It’s ok not to feel ok. Sometimes I can’t remember who I am, or which character I’m supposed to play. Sometimes the weight of being anything at all sits heavy in my chest, pinning me to the concrete killing floor of my own self doubt. Sometimes the relentless self pitying makes me sick to the stomach. Sometimes it’s too much effort to pretend to care. Sometimes I hide away. But it’s ok not to feel ok.
Heartsick and weary I prowl the darkest holloways of my mind’s undulating terrain. A slow creep along the sunken lanes and hedgebanks marking long-forgot ways, the beauty and optimism of the celestial swathe concealed by sombre murk. A hopeless search for reasons where only ghosts remain.
My thoughts are mired deep in mud and mulch, wet and cloying. My companions are the low beasts, eyeless and scuttling. A downward spiral, an oblique trajectory.
Endless paralysing black, until finally a glacial, viscous dawn.
I’m a banjo in a string quartet.
Banana on a pizza.
I’m a fart in a rose garden.
A penguin in Ibiza.
I’m a squirrel with a law degree.
I eat my soup with chopsticks.
In the winter I wear hotpants.
I invite wasps to picnics.
I’m a claustrophobic hermit crab.
I’m forty-nine shades of grey.
I’m Savlon on your fish and chips.
I’m different, but that’s ok.
The lovely platypus sketch is by my talented friend Sarah. Check her out on instagram @ sarah_hobbs_illustrates
Existing can be tough. Being a functioning human and getting through each day is a challenge, yet if you’re reading this you’ve succeeded. Every single day you’ve achieved a thousand tiny miracles that have made you the person that you are today. It’s one of those things that you’re programmed to take for granted, but it’s worth pausing to think about. You’ve made it, however much the odds were against you. However black some of those days and nights seemed, you’ve won.
You’ll win tomorrow too, whatever it brings.
It’s been two weeks since the druids packed away their cloaks and stopped touching each other’s bottoms at Stonehenge, and the race downhill into the dark months has begun. It must seem like a strange thought process for any normal people reading this, but it’s one of the things that marks me out as being one of the mad folk. That and my bright orange scrotum.
I’m hyper-aware of time. I’ve written about it before and won’t bore you with the retelling, but I have two main trains of thought on the subject. Firstly, I obsess over the death of time and the passage of life into memory, and secondly I’m guilty of counting down the days until the veil of bleakness descends for another year. Cheerful eh? It’s not quite as grim as it sounds. I’ve recently made peace with my fears, but I’ve not quite managed to train my fecund mind to stop predicting catastrophe whenever the nights begin to draw in. Today is a great example of this; we’re currently experiencing an epic heatwave and I’ve spend the best part of the afternoon trying to work out whether I can hibernate between October and March. So far the planning hasn’t been hugely successful; I’m pinning my hopes on an injection of bear genes, however my pessimistic brain tells me that I’d probably be the subject of a terrible mixup and end up getting the skunk jab instead. They don’t even bloody hibernate.
I’ve had two awful winters and two average winters since I was diagnosed as an official mental. The awful ones are those where I descend into full on depression, where my brain switches to kamikaze autopilot and I float outside of myself like a grey balloon. In the average winters I retain control of my mental faculties and generally function well – I can get out of bed, dress myself, go to work etc. “But Tom, you handsome bugger, surely that’s a good winter?” I hear you ask. You’re right to ask; any time spent in control of one’s mind can only be a good thing, but it’s more complex than that. I can function, but I’m diminished. The best way to explain it is with a tedious car analogy – I’m like a modern car but my engine management light comes on and my engine switches to ‘limp home’ mode. Eco setting. Low battery. Clogged filter. Don’t get me wrong though, it’s a thousand times better than the alternative.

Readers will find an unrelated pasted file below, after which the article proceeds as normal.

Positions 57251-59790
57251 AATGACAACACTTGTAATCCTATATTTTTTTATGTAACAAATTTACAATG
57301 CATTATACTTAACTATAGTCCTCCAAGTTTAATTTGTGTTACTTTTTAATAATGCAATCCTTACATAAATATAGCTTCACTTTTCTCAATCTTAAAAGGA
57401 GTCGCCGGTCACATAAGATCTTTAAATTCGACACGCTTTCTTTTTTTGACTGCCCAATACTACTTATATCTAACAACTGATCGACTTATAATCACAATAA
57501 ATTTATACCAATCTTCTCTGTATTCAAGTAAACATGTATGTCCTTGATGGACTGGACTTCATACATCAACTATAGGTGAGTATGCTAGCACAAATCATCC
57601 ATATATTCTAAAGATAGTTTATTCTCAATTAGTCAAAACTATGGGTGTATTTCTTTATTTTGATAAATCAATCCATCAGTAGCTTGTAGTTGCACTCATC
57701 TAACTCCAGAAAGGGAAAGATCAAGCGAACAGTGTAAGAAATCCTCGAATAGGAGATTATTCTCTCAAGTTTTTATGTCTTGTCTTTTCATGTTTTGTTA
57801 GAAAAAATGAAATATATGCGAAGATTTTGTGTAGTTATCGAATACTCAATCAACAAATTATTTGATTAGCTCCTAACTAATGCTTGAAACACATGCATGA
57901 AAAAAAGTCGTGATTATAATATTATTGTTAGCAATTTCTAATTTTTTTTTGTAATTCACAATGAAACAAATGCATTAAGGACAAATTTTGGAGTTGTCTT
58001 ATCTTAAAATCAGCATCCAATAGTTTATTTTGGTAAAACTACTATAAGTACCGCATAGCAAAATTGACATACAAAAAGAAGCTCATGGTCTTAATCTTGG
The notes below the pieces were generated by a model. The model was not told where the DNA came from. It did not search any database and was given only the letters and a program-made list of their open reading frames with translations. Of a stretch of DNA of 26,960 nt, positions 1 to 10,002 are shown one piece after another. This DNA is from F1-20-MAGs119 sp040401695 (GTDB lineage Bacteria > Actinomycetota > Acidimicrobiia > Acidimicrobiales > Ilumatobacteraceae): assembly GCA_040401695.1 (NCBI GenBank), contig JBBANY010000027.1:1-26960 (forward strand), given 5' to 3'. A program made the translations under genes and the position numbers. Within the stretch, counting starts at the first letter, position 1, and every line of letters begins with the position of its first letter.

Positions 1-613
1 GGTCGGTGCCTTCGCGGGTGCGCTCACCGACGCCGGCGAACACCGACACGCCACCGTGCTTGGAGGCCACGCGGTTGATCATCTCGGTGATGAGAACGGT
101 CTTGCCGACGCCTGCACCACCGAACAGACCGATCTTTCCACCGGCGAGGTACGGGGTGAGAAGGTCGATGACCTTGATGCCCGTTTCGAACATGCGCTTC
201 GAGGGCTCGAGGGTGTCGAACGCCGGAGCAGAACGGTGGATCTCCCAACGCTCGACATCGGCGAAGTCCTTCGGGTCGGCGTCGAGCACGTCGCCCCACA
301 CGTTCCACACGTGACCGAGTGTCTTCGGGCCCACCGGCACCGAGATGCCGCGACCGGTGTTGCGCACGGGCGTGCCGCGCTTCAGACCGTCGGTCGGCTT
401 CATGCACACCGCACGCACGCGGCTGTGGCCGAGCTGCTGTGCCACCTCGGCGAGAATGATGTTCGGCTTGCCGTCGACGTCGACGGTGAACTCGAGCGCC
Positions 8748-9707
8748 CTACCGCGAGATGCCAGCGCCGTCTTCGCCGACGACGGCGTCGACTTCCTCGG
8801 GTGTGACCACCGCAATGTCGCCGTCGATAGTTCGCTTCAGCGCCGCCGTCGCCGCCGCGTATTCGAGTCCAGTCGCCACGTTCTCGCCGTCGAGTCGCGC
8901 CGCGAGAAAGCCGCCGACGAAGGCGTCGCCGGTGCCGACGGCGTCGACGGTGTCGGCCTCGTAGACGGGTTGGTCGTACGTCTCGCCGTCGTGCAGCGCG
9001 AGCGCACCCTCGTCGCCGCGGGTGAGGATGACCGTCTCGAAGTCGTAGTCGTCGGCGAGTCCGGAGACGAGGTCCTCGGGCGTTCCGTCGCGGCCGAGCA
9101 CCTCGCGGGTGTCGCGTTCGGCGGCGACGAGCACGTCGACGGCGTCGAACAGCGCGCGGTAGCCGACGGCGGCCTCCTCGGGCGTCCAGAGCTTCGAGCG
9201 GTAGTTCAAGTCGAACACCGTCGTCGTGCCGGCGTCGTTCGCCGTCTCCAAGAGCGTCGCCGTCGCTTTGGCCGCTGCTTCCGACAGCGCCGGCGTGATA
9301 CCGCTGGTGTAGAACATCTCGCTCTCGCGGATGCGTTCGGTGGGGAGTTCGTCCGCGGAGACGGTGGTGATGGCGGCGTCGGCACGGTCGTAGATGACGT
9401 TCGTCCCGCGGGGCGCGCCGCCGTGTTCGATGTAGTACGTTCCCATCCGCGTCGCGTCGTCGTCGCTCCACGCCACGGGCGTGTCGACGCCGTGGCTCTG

Maybe some of you reading this can recognise your own experiences in mine. Maybe your experiences are different but equally unhelpful. Either way, it’s clear that this tendency towards unhelpful thought processes holds us back, maybe even damages us. So what to do about it? I don’t have all the answers, but I want to share some things that have been helpful for me:
a. Train your mind to take joy in the small things. We’re forever bombarded by the big stuff and it takes a toll on us, but there’s much happiness to be found in the minutiae. When it all seems too much, narrow your world view and really focus on something. Ask yourself questions and try to work out the answer. I immerse myself in nature because I can find a million things to ponder, but you don’t need to go the full David Attenborough like me. Look around you. Take an interest in patterns. Try to figure out how things work. Dogs are weird aren’t they? What the fuck is electricity? Where do ducks come from, and what do they want from us? Is there a squidgier food than malt loaf?
b. Try to live in the moment, and don’t take the amazing things that you do every day for granted. This is a tough one as it’s often very hard to control how you feel, but it’s rewarding if you can. For example, yesterday I went to London to watch a magnificent set by one of my favourite ever bands. Yet I began today by stressing about distant winter instead of reflecting on a wonderful experience. We are constantly making incredible memories but are too often guilty of letting them go, like a balloon release that ends up choking a swan.